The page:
Robb: If they don’t, then it’s not really that good of a gym. But this gets into this dog chasing its tail thing. You’re going to have to do half doses and quarter doses. This is the problem of just a come-one-come-all CrossFit group fitness model, where he’s coming off of this rhabdo deal, either he needs to self-police because the coaches aren’t or he needs to really explain what’s going on with the coaches, and they need to do some individual assessment, which is tough to do when you’ve got a group of 10 to 20 people in there. You try to put as much love as you can on everybody, but it’s largely like don’t throw up and there you go. My suggestion was long and pretty shitty, all things considered. But it’s interesting, there’s a lot going on with this stuff. Hopefully, Juan, you find this helpful. It’d be interesting to know what you do and how you climb back out of this, honestly.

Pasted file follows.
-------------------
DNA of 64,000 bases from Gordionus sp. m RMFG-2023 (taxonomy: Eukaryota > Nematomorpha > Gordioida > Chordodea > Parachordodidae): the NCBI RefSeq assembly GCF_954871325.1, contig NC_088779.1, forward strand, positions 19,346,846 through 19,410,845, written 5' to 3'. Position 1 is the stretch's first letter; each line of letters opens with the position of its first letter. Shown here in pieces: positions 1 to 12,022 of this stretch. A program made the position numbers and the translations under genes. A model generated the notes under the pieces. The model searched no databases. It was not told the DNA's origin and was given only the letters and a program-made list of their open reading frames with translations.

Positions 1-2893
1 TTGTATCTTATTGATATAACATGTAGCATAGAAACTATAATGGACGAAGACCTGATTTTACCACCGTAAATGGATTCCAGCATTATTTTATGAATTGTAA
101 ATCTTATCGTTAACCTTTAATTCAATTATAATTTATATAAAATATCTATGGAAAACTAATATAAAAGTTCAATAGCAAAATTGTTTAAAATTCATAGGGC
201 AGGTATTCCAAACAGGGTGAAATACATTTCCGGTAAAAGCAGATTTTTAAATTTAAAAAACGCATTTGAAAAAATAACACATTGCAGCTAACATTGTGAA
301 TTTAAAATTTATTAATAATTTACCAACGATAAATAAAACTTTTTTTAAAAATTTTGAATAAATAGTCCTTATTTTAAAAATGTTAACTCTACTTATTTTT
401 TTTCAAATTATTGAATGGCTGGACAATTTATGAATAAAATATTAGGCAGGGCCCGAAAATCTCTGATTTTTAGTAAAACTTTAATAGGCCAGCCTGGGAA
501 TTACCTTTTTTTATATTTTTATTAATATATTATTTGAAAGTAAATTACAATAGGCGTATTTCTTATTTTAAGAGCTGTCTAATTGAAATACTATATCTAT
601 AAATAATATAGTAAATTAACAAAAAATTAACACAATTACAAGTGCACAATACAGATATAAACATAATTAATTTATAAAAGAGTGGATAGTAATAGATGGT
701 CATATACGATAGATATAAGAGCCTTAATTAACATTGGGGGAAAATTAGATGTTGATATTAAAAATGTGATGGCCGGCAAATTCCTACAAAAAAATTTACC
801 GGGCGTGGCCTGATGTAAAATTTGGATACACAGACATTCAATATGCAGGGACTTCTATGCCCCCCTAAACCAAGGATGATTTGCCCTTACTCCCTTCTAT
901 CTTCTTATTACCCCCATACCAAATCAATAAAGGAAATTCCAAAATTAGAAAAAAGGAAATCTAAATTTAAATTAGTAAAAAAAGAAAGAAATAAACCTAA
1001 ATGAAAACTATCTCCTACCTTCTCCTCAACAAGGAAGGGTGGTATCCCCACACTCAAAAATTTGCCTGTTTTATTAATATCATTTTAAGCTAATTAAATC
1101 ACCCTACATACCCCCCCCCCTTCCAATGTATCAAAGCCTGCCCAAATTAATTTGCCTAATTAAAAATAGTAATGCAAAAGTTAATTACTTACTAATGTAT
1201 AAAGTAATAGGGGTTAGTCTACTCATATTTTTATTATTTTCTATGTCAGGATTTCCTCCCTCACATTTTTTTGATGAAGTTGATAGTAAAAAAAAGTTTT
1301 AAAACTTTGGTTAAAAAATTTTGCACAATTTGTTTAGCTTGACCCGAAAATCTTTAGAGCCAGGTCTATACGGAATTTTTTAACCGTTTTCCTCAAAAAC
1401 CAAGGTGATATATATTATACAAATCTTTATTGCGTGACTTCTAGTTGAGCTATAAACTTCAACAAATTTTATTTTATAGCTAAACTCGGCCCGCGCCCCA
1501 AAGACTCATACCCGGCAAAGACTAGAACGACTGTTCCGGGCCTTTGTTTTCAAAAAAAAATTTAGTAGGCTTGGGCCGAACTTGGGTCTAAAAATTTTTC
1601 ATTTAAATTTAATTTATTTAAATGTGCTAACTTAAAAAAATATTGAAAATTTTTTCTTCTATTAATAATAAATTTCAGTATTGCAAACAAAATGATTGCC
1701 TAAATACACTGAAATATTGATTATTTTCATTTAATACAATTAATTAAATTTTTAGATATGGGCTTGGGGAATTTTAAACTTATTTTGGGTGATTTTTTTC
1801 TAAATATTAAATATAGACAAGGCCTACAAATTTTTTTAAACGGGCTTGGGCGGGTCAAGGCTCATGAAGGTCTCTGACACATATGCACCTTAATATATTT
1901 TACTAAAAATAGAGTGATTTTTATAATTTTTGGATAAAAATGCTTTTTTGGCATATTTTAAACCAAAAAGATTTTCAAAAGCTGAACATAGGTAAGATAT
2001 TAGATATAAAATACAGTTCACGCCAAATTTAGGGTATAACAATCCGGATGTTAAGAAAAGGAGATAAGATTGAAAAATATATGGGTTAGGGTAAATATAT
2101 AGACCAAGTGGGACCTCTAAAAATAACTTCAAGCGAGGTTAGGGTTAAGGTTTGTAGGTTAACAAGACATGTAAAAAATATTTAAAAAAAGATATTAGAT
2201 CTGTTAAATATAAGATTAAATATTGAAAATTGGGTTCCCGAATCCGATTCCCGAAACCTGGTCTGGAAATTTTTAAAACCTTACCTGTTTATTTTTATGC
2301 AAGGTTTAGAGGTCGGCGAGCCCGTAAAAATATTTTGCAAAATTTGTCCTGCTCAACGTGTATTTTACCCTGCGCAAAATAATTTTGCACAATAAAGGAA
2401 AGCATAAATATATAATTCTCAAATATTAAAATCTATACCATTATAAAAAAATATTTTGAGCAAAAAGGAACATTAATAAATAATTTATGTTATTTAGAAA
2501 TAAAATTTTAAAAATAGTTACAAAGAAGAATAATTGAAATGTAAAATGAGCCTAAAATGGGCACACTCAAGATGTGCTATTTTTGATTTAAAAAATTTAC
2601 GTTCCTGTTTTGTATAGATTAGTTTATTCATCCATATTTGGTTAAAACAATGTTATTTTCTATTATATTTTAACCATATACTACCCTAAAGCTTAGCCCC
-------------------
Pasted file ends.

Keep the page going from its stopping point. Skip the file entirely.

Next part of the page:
Nicki: Yeah. Question number two is from Nellie about a backpacking trip. She says, “Hello. I’m doing really well on your program, the keto masterclass. I’m on day five. I’m drinking electrolytes. Next weekend, I’m going on a backpacking trip in Rocky Mountain National Park with my family. Normally, I would consider this an easy trip. Four mile hike in, 1,500 foot elevation gain, sleep one night at 9,000 feet, and hike back the next day. Now, I have a bit of anxiety on how I will feel while still adjusting to keto on days 12 and 13. My question is, do I add calories because of the strenuous effort ahead, or for continuity’s sake, do I keep them at the same level as my home days?